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This questions is for my dad, a Foolish investor, but he knows little or nothing about the Fool. I am a big time Fool, and here is the question: My dad will have no income next year being very retired and happy about it. He's 55 and he still wants to contribute to his Roth, but he knows that only earned income can be invested. If his wife is working, can he place $2000 of her money into his Roth? Can this earned income that must be placed into the Roth be any type of income including investment income as long as it has already been taxed? Eagerly awaiting a Foolish answer,

DanDan
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danhornung: "This questions is for my dad, a Foolish investor, but he knows little or nothing about the Fool. I am a big time Fool, and here is the question:

My dad will have no income next year being very retired and happy about it. He's 55 and he still wants to contribute to his Roth, but he knows that only earned income can be invested. If his wife is working, can he place $2000 of her money into his Roth?"


I am no expert, and I am sure that the other posters will be around, but I beleive that the answer is yes, assuming that your mother earned more than $2000. Is your mother also placing money in her Roth? If yes, he earned income must exceed the total placed in both Roths (which is capped at $2000 each for your mother and your father).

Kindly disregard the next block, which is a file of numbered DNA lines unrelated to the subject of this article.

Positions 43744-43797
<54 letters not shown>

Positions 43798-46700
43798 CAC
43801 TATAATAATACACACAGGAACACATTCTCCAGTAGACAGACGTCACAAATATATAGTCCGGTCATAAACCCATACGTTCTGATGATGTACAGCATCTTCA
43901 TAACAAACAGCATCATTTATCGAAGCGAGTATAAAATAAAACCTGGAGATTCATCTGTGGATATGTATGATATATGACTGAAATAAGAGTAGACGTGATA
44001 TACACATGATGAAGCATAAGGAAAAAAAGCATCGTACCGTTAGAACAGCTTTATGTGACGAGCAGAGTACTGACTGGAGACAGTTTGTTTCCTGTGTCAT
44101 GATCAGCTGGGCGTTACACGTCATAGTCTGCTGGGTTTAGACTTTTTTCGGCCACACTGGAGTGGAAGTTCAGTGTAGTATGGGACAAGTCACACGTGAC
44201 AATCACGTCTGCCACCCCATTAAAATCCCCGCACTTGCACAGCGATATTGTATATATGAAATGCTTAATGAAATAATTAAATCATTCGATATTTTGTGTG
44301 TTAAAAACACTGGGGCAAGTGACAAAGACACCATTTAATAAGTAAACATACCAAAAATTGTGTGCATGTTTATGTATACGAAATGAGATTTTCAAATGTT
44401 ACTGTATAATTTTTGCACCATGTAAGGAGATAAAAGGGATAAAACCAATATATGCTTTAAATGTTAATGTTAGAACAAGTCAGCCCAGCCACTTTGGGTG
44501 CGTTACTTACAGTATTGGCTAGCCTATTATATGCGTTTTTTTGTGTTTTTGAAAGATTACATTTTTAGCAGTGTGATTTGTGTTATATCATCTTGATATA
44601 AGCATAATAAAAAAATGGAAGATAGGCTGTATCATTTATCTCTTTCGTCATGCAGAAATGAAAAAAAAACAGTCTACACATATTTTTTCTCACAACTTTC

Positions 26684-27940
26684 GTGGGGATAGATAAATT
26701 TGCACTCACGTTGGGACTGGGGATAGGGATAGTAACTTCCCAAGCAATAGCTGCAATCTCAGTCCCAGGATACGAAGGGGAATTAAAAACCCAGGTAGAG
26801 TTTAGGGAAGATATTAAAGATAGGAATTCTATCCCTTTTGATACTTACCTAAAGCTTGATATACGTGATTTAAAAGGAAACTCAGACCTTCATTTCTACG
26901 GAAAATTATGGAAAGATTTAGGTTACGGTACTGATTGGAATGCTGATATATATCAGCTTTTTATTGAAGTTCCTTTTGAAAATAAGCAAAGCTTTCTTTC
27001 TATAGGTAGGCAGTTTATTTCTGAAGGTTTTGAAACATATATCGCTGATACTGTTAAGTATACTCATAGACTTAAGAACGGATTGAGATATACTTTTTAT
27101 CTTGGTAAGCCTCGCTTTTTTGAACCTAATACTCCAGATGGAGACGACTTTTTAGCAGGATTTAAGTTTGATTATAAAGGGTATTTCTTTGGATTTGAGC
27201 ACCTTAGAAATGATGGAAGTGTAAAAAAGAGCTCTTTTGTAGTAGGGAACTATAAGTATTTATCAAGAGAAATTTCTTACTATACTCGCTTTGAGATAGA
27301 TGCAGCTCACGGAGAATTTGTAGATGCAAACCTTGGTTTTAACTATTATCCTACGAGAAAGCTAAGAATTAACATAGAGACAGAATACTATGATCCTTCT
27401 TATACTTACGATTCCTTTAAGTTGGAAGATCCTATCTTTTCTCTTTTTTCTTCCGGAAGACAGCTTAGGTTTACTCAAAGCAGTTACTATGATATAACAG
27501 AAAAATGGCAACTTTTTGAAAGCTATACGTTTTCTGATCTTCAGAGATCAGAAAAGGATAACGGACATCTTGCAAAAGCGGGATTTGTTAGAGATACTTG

"Can this earned income that must be placed into the Roth be any type of income including investment income as long as it has already been taxed?"

No, it can not be any kind of income, it must be earned income. I do not have the complete definition handy, but wages and salary are earned income, investment income is not earned income, IIRC.

Regards, JAFO
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Please forgive the serial posting, but I forgot to ask:

danhornung, would you by any chance have an uncle Paul?

Curious, JAFO
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This questions is for my dad, a Foolish investor, but he knows little or nothing about the Fool. I am a big time Fool, and here is the question: My dad will have no income next year being very retired and happy about it. He's 55 and he still wants to contribute to his Roth, but he knows that only earned income can be invested. If his wife is working, can he place $2000 of her money into his Roth? Can this earned income that must be placed into the Roth be any type of income including investment income as long as it has already been taxed? Eagerly awaiting a Foolish answer,

To the extent that his wife has earned income from employment/self-employment, up to $2,000 can be contributed to each of their accounts. This is conditioned by a rule that the employment income must equal, or exceed, the amount put into those plans.
In addition, if their modified adjusted gross income exceeds $150,000, there is a phaseout from that point on 'til the MAGI reaches $160,000. At that point no contribution to the Roth would be permitted.

"Jack"

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Yeah, how'd you know that???
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Here's a good question to see if you think I am who I am: What city or area does Uncle Paul live?
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danhornung re his uncle Paul:

"Yeah, how'd you know that???"

ESPN2 Classsics + WAG

Who can forget the Golden one.

Regards, JAFO
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danhornung: "Here's a good question to see if you think I am who I am: What city or area does Uncle Paul live?"

I am busted. The obvious answer would be Green Bay, or maybe Madison if sommewhere else in Wisconsin, but that is probably not right. I am fairly certain that he did not move back to Southbend, and I do not recall his hometown.

I would vote for the big city and bright lights, maybe LA? Another WAG.

Regards, JAFO

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